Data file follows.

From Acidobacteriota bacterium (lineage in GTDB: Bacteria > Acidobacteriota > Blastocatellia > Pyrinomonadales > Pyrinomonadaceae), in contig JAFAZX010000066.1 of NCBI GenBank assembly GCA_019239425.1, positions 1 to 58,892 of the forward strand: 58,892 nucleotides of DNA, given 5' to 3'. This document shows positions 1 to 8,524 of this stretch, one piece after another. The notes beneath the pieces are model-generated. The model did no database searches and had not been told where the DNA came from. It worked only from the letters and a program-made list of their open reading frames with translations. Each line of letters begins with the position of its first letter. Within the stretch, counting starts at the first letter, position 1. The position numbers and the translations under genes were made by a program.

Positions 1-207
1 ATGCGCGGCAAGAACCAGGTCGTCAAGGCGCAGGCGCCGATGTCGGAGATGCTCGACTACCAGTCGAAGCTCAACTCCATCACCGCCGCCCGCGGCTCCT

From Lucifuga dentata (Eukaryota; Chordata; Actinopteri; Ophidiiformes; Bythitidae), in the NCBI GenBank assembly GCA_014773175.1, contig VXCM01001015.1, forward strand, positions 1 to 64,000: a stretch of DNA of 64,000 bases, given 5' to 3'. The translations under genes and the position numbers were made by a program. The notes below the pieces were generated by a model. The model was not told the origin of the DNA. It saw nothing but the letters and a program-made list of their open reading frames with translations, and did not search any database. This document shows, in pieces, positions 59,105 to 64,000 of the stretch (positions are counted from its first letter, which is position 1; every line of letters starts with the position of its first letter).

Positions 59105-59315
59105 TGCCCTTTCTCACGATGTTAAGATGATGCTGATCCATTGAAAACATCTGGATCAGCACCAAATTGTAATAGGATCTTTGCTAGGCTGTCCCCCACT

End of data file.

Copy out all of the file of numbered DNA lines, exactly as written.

From Acidobacteriota bacterium (lineage in GTDB: Bacteria > Acidobacteriota > Blastocatellia > Pyrinomonadales > Pyrinomonadaceae), in contig JAFAZX010000066.1 of NCBI GenBank assembly GCA_019239425.1, positions 1 to 58,892 of the forward strand: 58,892 nucleotides of DNA, given 5' to 3'. This document shows positions 1 to 8,524 of this stretch, one piece after another. The notes beneath the pieces are model-generated. The model did no database searches and had not been told where the DNA came from. It worked only from the letters and a program-made list of their open reading frames with translations. Each line of letters begins with the position of its first letter. Within the stretch, counting starts at the first letter, position 1. The position numbers and the translations under genes were made by a program.

Positions 1-207
1 ATGCGCGGCAAGAACCAGGTCGTCAAGGCGCAGGCGCCGATGTCGGAGATGCTCGACTACCAGTCGAAGCTCAACTCCATCACCGCCGCCCGCGGCTCCT

From Lucifuga dentata (Eukaryota; Chordata; Actinopteri; Ophidiiformes; Bythitidae), in the NCBI GenBank assembly GCA_014773175.1, contig VXCM01001015.1, forward strand, positions 1 to 64,000: a stretch of DNA of 64,000 bases, given 5' to 3'. The translations under genes and the position numbers were made by a program. The notes below the pieces were generated by a model. The model was not told the origin of the DNA. It saw nothing but the letters and a program-made list of their open reading frames with translations, and did not search any database. This document shows, in pieces, positions 59,105 to 64,000 of the stretch (positions are counted from its first letter, which is position 1; every line of letters starts with the position of its first letter).

Positions 59105-59315
59105 TGCCCTTTCTCACGATGTTAAGATGATGCTGATCCATTGAAAACATCTGGATCAGCACCAAATTGTAATAGGATCTTTGCTAGGCTGTCCCCCACT